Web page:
Although top command is a pretty nice tool to monitor process details on a linux system, it also provides us the complete overview of the system in one interface. If you see the top area of the command output, you will be able to see the complete details of a running system.

Some details we can get from above state:

  • There is no user logged in
  • System Load average
  • Uptime
  • Total number of process, with how many are sleeping, running, stopped, or zombie.
  • CPU statistics, memory statistics

You can sort the output of the top command, based on memory usage, cpu usage, swap usage etc. With the help of sorting option’s available in the command. You can get the options by pressing SHIFT + O, which will display the list of sorting options. Pick one and we can get sorted process based on profile we chose.

Another interesting command for monitoring a process is pstree. This will display the parent child relationship of all process in the system using tree graph. For example this is the snapshot of the result of my pstree.

|                `-2*[{NetworkManager}]
|                 |-akonadi_archive
|                 |-akonadi_maildis
|                 |-akonadi_mailfil
|                 |-akonadi_nepomuk---{akonadi_nepomu}
|                 |-akonadiserver-+-mysqld---35*[{mysqld}]
|                 |               `-21*[{akonadiserver}]
|                 `-{akonadi_contro}
|               `-2*[{udisks-daemon}]

Now you can see that Ini is at the top, which means it is the parent of all process.

Most of the command line utilities that shows us the process details, actually fetch their information from the /proc. This is node created by filesystem to maintain process. If we go to /proc, we will be able to see separate directories for each running process. For example, this is my result:

dr-xr-xr-x 240 root       root                     0 May 13  2013 ./
drwxr-xr-x  28 root       root                  4096 May  9 18:56 ../
dr-xr-xr-x   8 root       root                     0 May 13  2013 1/
dr-xr-xr-x   8 root       root                     0 May 13  2013 10/
dr-xr-xr-x   8 root       root                     0 May 13  2013 1024/
dr-xr-xr-x   8 root       root                     0 May 13  2013 1070/
dr-xr-xr-x   8 root       root                     0 May 13  2013 1071/
dr-xr-xr-x   8 root       root                     0 May 13  2013 11/
dr-xr-xr-x   8 root       root                     0 May 13  2013 1141/
dr-xr-xr-x   8 root       root                     0 May 13  2013 1142/
dr-xr-xr-x   8 root       root                     0 May 13  2013 1143/
dr-xr-xr-x   8 root       root                     0 May 13  2013 1146/
dr-xr-xr-x   8 root       root                     0 May 13  2013 1150/
dr-xr-xr-x   8 root       root                     0 May 13  2013 12/

If we go to one directory, let say 1141 and list the inside, we can get something like this:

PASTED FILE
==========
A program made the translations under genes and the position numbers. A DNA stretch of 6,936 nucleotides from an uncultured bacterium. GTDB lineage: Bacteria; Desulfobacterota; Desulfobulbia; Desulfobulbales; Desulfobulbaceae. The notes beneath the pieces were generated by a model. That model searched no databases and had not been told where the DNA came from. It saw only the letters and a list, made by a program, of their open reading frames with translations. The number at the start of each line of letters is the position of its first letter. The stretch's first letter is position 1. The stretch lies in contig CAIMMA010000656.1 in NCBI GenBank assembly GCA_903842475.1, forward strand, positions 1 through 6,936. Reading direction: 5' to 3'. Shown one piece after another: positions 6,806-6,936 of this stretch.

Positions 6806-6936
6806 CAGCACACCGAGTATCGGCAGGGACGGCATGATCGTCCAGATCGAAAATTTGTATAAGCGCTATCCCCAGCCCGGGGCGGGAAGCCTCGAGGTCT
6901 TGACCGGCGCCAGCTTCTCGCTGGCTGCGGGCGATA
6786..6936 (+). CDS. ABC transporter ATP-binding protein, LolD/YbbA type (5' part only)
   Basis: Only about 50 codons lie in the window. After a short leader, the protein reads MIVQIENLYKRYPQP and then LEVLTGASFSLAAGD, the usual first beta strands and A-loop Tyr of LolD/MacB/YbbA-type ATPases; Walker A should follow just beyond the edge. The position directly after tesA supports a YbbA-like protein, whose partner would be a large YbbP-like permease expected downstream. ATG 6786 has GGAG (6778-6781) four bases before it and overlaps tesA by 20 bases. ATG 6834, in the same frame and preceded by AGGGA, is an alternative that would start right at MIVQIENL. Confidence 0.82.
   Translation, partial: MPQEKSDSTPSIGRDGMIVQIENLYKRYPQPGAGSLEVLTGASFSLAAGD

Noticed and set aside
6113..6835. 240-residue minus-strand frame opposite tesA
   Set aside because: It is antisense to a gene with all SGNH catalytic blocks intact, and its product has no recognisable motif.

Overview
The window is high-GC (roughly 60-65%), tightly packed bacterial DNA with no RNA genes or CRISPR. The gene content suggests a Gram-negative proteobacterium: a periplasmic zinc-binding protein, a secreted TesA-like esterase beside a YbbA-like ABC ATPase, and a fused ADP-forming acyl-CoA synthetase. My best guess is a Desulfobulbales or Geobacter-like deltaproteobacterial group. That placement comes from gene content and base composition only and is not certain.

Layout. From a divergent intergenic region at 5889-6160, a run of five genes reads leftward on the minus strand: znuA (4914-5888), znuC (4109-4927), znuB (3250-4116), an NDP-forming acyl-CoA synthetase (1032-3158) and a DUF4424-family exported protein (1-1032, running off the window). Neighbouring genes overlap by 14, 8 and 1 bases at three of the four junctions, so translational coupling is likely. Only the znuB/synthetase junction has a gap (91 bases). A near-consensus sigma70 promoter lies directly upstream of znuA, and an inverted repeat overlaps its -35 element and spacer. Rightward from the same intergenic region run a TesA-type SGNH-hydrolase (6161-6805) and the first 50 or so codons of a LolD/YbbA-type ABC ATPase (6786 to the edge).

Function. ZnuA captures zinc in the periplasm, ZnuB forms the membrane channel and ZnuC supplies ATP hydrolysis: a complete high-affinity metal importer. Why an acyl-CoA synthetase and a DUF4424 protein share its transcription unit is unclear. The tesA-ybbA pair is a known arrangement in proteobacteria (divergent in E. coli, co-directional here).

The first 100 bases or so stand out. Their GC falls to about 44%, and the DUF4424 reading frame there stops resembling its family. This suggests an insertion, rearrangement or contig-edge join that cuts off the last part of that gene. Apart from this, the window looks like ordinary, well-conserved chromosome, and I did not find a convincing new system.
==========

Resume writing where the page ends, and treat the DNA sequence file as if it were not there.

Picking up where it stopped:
attr             cpuset   limits      net            root       status
auxv             cwd      loginuid    ns             sched      syscall
cgroup           environ  maps        oom_adj        sessionid  task
clear_refs       exe      mem         oom_score      smaps      wchan
cmdline          fd       mountinfo   oom_score_adj  stack
comm             fdinfo   mounts      pagemap        stat
coredump_filter  io       mountstats  personality    statm

We have short time here so I won’t cover each directory here. At least, let’s understand some of them.

    1. cmdline file tells about the command line arguments that were used while running this process
    2. cwd links the process to the working directory of the process
    3. exe is the executable of the process.
    4. environ file contains the environment variables of the process


    contains a complete information about the process. Most of the system monitoring tools fetch process information form this location only.

Sending Signal to Process

We have seen SIGCHLD before. We send signal using kill. Most of the people who use Linux in day to day are aware of this command. Like I said, although it has name kill, it can achieve more than killing. It is used for sending a signal. If no signal specified, killing-signal will be used.

There are various signal can be sent to a process. The way the process responds to a particular signal, depends upon how that process was programmed. Let’s discuss some commonly used kill signal’s

We have discussed that programs run from a terminal get’s exited, when you exit the terminal. Basically when you exit the terminal, the program’s run from that terminal receives a SIGHUP signal. SIGHUP signal tell’s the process to hang up. Basically this signal will terminate the process.

What happens when you type CTRL + C or CTRL + Z, to a running process. CTRL + C will send a SIGINT, signal to the running process (Most of the times, it will terminate the running application). We have previously seen that a running program can be suspended using a CTRL + Z. The shell will send a SIGSTOP signal to a running program when you press CTRL + Z.

Kill command is used with different signal level’s as an argument. The signal type can be specified as word such as SIGHUP, SIGINT, SIGKILL  or as their equivalent number such as 1, 2, 9 etc. Let’s see the following snippet. The first two commands are the basic syntax which are equivalent to each other. The last two are the working example of the first two.

kill -s SIGINT 1234
kill -2 1234